Discussion in 'Plumbers' Talk' started by Danny32, Sep 15, 2021.
That looks ideal. Thanks.
Assuming I’ll need something like these. One 22mm - 3/4” and one 15mm - 3/4”.
Not too sure though where the isolation valves go. Maybe fit them straight onto the two copper supplies.
Currently they’re capped with Speedfits so may need an olive for compression fitting.
What I would do(if I were you) is cut the coppers close to the floor, enough to get valves on. Then a short stub of copper and then use longer flexis that will take up the distance between the valve and the taps. Make the flexis on to the taps before you put the bath in for the last time and then make them onto the stubs of the pipe once the bath is in. I know I said use pushfit but I’ve looked at your photos and there should be loads of room to use compression and tighten them up well and plenty of room for seperate valves. I would also buy some LSX, and before you tighten up the compression fittings put the nut and olive on the pipe and smear a bit around the olives before tightening. Expensive for a little tube but better to do it once than have a weep and have to take apart again.
I think that’s the easiest way, if it were me I would hard pipe it all the way to the taps but this way there is only 3 compression joints for each tap.
I would also get a pack of top hat washers, these go between the underside of the bath/basin/sink and the nut, they help gets better fixing when u do up the tap and stop it spinning and sliding. They are suitable for 1/2” and 3/4” taps, u have to knock/cut a bit out the middle if using on 3/4” tho.
Was looking forward to fitting the pushfits. The JG Speedfit stop ends are brilliant and have been on the cut pipes ever since I started.
I think the push fit flexis use the same idea.
Understand though that compression or solder fittings are better. Both are pretty much permanent and can be a right hassle getting a compression fixing off/olive removal. Not that I’d need to I suppose.
Just wondering if a service/isolation valve like this would do instead of the lever type for more room?
Cut the pipes down a little and fit a short copper stubs as suggested.
Yeah but u aren’t really saving any room they are about the same size as lever valves. I’ve actually stopped using these ones from screwfix as we have a lot fitted at work and are finding they leak from the slot when used after they have been in a while
Nothing wrong with pushfit, u could even get longer push fit flexis to make it easier if u needed too
Thanks for the help.
I’ll follow Diydave’s step by step guide. I can get 2x1 softwood from my local timber yard although they don’t always seem to be cheap.
Three 2m lengths of 2x1 should do for 3 battens and cross supports under the five feet if needed.
I can position bath with panel in place and leave a small gap under it for flooring (Lino). A strip of wood can be used to make up any gap.
I can hopefully get flexis, top hats, lever valves, trap/plug/overflow and solvent weld pipe plus adapter in one visit to SF.
The Swirl taps have a rubber washer but I guess the top hats are a good idea also.
The McAlpine trap looks quite compact so I’m hoping there’s enough clearance under the bath for it.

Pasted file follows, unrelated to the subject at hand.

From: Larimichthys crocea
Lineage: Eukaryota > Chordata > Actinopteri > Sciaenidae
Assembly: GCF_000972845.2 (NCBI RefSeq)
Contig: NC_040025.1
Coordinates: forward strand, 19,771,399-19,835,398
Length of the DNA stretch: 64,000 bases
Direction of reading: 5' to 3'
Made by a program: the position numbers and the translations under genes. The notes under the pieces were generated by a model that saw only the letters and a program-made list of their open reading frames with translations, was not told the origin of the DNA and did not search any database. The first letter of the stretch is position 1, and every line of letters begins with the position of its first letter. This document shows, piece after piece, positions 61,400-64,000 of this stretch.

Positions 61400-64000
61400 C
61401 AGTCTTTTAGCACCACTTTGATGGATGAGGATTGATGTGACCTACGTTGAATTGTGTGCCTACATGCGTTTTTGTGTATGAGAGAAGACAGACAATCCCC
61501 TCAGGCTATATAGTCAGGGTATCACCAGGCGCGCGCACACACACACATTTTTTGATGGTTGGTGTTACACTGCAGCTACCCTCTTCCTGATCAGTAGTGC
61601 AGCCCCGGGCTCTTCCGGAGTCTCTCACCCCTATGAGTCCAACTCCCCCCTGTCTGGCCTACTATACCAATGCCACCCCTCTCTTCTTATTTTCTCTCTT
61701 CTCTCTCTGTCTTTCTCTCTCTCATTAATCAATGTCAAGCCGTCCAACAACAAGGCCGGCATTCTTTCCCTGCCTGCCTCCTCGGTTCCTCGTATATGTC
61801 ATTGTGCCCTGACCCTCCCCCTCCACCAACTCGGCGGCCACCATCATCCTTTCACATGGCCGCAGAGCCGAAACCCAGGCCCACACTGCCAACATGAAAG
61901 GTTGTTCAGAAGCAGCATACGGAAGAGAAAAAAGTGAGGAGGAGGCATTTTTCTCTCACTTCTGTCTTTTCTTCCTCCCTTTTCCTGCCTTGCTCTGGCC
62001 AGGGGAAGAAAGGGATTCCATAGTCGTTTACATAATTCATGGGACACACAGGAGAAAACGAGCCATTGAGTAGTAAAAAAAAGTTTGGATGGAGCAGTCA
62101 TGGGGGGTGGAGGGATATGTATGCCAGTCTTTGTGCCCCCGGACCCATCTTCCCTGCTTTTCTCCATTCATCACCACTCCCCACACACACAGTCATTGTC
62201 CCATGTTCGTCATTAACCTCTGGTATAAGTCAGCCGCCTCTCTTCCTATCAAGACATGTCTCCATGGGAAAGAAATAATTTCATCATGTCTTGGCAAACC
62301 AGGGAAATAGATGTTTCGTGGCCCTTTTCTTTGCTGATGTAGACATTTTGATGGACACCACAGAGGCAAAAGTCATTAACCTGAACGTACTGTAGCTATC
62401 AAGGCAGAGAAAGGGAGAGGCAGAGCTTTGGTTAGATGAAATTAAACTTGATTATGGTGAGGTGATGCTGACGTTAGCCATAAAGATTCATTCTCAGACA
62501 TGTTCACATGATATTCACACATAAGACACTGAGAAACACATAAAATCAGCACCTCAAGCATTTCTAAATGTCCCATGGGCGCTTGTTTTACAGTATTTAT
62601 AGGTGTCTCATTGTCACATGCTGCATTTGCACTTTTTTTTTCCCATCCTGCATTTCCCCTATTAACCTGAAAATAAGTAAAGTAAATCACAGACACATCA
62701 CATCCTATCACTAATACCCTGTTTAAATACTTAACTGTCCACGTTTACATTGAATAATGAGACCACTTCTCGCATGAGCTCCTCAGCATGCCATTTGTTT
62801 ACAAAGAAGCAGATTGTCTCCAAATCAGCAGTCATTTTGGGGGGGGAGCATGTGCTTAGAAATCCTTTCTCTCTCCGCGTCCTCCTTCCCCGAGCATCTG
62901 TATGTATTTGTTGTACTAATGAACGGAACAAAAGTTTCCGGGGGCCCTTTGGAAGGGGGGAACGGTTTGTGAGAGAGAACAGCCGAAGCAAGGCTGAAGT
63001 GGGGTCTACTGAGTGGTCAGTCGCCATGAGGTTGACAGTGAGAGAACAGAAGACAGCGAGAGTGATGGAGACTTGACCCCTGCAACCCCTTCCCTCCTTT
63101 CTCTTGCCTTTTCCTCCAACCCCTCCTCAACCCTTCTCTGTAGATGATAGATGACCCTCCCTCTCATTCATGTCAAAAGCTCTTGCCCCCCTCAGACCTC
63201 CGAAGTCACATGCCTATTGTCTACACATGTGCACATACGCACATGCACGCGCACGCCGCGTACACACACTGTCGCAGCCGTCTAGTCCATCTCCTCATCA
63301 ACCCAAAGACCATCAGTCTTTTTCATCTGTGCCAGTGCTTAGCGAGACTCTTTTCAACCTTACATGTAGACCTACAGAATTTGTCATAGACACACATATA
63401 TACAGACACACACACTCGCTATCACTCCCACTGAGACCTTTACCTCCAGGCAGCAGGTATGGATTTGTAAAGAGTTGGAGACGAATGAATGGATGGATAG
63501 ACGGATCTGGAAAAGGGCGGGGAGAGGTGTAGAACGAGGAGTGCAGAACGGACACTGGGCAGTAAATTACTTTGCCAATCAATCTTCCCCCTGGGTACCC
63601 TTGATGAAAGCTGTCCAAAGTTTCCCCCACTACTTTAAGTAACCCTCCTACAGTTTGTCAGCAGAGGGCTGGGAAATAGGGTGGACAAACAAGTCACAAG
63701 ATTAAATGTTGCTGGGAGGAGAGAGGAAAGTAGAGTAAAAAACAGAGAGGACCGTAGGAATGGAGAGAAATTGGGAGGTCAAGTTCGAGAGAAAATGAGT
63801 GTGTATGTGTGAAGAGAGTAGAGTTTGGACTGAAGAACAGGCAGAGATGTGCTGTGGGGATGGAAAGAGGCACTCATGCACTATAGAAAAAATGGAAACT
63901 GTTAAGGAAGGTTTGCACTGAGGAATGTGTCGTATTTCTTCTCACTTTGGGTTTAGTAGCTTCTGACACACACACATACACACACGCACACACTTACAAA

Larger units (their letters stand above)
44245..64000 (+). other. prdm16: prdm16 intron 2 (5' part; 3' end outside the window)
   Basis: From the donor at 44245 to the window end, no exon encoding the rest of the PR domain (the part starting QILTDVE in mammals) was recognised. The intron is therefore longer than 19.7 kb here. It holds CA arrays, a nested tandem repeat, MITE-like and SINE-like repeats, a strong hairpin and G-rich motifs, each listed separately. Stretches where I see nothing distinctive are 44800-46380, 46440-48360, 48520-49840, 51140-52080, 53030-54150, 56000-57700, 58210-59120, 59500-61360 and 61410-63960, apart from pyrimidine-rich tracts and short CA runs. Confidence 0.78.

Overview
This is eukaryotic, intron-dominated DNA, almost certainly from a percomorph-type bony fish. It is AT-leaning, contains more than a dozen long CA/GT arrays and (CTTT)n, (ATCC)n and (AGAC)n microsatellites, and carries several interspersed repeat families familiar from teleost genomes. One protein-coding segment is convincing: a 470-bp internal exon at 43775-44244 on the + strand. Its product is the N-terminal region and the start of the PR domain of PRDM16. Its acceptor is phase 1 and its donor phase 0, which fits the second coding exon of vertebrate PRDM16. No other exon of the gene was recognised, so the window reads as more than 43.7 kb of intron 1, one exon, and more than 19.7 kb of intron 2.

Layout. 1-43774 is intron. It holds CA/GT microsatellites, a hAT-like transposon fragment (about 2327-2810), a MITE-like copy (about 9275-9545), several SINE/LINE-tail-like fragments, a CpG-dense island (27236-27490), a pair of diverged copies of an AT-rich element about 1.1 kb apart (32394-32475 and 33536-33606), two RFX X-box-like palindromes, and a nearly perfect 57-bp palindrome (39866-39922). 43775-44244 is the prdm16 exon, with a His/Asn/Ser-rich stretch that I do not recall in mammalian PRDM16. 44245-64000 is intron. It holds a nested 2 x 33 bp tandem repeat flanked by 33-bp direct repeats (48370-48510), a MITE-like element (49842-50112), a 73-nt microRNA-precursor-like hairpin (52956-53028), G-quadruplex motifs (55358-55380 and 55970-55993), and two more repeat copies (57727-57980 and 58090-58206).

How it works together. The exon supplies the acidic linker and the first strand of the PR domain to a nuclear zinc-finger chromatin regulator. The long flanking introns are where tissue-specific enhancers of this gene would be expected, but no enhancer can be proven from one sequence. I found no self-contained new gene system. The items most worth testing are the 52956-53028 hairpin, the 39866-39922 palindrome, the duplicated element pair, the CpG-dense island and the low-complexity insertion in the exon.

Battens - go with roofing / tile batten
It’s rough sawn timber, not perfect but more than adequate. Works out cheap as comes in long lengths - 4.8s are common
If your taking it home by bicycle, just ask to borrow a saw and cut down on site
No need for softwood PAR, or similar - especially when you say your local ain’t cheap - but then nothing is at the moment
But of course, any timber will do for battens, just no need to go fancy !!
Top hat washers aren’t to seal it like a rubber washer they are to help the taps fix better and not spin and slide. They go under the bath.
Yes, got some. Timber yard had loads of it.
They cut it in half to go in the car.
Just starting this and was wondering which way round these legs go.
Maybe the angled side is to make room for a side panel batten if needed.
Any help appreciated.
I bought one of those. Nice bit of kit.
Just positioning it and putting the leg where it should be, it’s in the way of the waste pipe.
There’s enough thread on the plug insert to be able to lower the trap but I’m assuming it’s designed to thread in fully.
Otherwise a thick rubber spacer would need to be used to lower the trap to clear the bath leg.
Maybe once bath is in place at the right height, there’ll be sufficient fall on the pipe.
Yeah it threads in fully. I would spin it 90 degrees and use 90s/45s to get over it.
Thanks, good idea.
The centre foot also obstructs the waste pipe so a straight route is out.
Hopefully can sort it with some angle PVC.
Probably need to put bath in place temporarily to configure the pipes.
Just figuring out what’s best as it’s a first for me.
Certainly not a quick job but have got time to do it.
I see that the solvent weld pipe adapters come in packs of five and are conversion type or bend/coupler.
I’ll need one 90 degree conversion and a 45 degree bend and will have loads spare.
There are the push fit ones sold separately. Not sure if it matters that the pipe I bought is solvent weld.
Push fit pipe is slightly smaller diameter, so you’ll need to use solvent fittings with the pipe you’ve got.
Toolstation sell them singly
Bath fits in snug with no movement horizontally. Just had to chip away a bit of plaster fo it to sit at the right height.
The panel is a squeeze to get in between the two walls and can’t really reduce the plaster as it’s visible wall.
I have the wood for battens but for initial adjustment and positioning, it’s easier just adjusting the legs.
The L brackets, mastic and feet screwed to floor battens might be ok here.
Is there a question hidden away in there?
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